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The Pyrenean ibex, an impressive mountain goat that lived in the central Pyrenees in Spain, went extinct in 2000. But a...
Tight budgets are forcing NASA to consider turning off one or more planetary science projects that have completed their...
Ebola is not a stranger to West Africa—an outbreak in the 1990s killed chimpanzees and sickened one researcher. But the...
In an as-yet-unpublished report, an international panel of geoscientists has concluded that a pair of deadly...
Tropical disease experts tried and failed before to eradicate yaws, a rare disfiguring disease of poor countries. Now,...
Since 2002, researchers have reported that agricultural communities in the hot and humid Pacific Coast of Central...
Balkan endemic kidney disease surfaced in the 1950s and for decades defied attempts to finger the cause. It occurred...
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The Molecules That Keep Species From Mingling
20 November 1998 7:00 pm
Mate a crocodile and an abalone, the old joke goes, and you'll get a crock-a-baloney. But seriously, scientists know very little about the specific genes that keep flings between more closely related species--say an orangutan and a chimp--from fruition. In today's Science, researchers describe a gene that seems to make fruit fly hybrids sterile. The finding could offer clues to how genes keep animal species from intermingling.
Typically, when flies of two species mate, the male offspring are sterile. Previous work had implicated several genetic regions, including one on the X chromosome called Odysseus, which is expressed in the testis. To home in on the gene responsible, evolutionary biologists Chung-I Wu and Chau-Ti Ting at the University of Chicago inserted progressively shorter pieces of DNA from one species, Drosophila simulans, into a fly of another species, Drosophila mauritiana, and tested them for fertility. The researchers knew to look for their gene in the region between the shortest insert that caused infertility and the longest one that left flies fertile.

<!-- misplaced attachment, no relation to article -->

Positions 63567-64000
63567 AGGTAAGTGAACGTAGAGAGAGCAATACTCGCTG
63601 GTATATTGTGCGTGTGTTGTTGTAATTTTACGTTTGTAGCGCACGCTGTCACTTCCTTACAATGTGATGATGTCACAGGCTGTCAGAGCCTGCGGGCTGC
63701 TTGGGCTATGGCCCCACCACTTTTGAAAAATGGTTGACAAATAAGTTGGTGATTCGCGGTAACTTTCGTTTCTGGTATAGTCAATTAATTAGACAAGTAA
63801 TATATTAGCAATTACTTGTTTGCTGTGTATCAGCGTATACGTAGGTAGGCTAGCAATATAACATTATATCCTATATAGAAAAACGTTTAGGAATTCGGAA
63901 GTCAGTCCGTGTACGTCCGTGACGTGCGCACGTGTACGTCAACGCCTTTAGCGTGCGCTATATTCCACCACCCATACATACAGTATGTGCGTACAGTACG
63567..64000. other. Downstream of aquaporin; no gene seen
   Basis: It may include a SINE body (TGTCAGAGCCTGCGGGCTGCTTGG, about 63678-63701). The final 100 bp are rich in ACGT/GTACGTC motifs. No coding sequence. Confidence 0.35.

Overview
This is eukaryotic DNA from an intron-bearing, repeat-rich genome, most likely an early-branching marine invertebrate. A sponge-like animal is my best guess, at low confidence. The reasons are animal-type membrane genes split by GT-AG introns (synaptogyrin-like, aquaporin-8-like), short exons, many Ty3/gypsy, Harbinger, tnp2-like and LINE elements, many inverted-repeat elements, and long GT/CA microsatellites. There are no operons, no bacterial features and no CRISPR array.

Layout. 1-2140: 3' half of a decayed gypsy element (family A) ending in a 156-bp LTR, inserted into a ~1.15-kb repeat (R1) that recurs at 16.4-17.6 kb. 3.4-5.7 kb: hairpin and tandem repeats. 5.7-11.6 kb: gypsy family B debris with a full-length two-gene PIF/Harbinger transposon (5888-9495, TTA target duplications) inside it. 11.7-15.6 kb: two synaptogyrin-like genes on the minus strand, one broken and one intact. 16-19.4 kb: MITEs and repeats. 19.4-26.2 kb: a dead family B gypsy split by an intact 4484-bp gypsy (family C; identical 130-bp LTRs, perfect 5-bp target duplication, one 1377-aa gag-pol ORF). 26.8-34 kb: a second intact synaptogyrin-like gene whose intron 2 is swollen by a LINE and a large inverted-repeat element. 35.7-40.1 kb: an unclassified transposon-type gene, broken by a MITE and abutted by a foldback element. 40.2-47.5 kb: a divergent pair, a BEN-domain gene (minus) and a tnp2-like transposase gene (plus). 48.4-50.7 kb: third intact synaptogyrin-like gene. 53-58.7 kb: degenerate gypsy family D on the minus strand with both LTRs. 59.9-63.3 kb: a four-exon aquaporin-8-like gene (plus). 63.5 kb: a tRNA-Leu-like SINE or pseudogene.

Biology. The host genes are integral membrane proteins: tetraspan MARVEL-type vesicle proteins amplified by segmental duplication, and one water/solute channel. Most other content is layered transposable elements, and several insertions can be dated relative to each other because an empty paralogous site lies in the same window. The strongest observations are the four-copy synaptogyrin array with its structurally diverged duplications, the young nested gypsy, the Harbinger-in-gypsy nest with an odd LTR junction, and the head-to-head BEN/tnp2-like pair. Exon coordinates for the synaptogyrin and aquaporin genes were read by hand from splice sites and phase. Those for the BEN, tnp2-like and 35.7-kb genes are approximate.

The gene they found, dubbed Odysseus, contains a so-called homeodomain, a stretch of DNA that usually changes very little even in creatures as distantly related as worms and mice. But the researchers discovered that in the fly, Odysseus has been accumulating mutations at up to 1000 times the normal rate. Because the gene may help sperm production, the researchers speculate that the rapid change might be driven by the intense competition between fruit fly males to gain an edge on one another in the mating game. This fast mutation rate means that one male's Odysseus may not work when combined with the corresponding DNA from a female of another species, making the male offspring unable to produce sperm.
Experts praise the work for providing hard data on the troublesome topic of speciation. "A lot of speculative papers have been written in the last 50 years," says Masatoshi Nei at Pennsylvania State University, University Park, "but there's been very little real data." But he points out that Wu and Ting must still discover what genes Odysseus might help regulate in order to know the whole picture.